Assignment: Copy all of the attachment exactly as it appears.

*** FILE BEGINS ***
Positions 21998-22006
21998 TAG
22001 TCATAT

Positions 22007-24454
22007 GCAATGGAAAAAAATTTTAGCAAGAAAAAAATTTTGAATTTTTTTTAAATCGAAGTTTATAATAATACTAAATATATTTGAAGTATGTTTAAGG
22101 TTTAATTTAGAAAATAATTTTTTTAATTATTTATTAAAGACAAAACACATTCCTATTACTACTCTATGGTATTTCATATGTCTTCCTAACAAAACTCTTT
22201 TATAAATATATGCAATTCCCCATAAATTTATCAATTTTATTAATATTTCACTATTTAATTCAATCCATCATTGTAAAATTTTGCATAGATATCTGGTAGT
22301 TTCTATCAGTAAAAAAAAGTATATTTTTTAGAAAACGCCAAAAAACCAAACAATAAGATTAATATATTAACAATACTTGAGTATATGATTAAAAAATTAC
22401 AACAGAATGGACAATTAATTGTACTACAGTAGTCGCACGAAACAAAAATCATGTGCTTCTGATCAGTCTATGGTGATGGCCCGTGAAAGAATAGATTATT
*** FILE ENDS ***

Positions 21998-22006
21998 TAG
22001 TCATAT

Positions 22007-24454
22007 GCAATGGAAAAAAATTTTAGCAAGAAAAAAATTTTGAATTTTTTTTAAATCGAAGTTTATAATAATACTAAATATATTTGAAGTATGTTTAAGG
22101 TTTAATTTAGAAAATAATTTTTTTAATTATTTATTAAAGACAAAACACATTCCTATTACTACTCTATGGTATTTCATATGTCTTCCTAACAAAACTCTTT
22201 TATAAATATATGCAATTCCCCATAAATTTATCAATTTTATTAATATTTCACTATTTAATTCAATCCATCATTGTAAAATTTTGCATAGATATCTGGTAGT
22301 TTCTATCAGTAAAAAAAAGTATATTTTTTAGAAAACGCCAAAAAACCAAACAATAAGATTAATATATTAACAATACTTGAGTATATGATTAAAAAATTAC
22401 AACAGAATGGACAATTAATTGTACTACAGTAGTCGCACGAAACAAAAATCATGTGCTTCTGATCAGTCTATGGTGATGGCCCGTGAAAGAATAGATTATT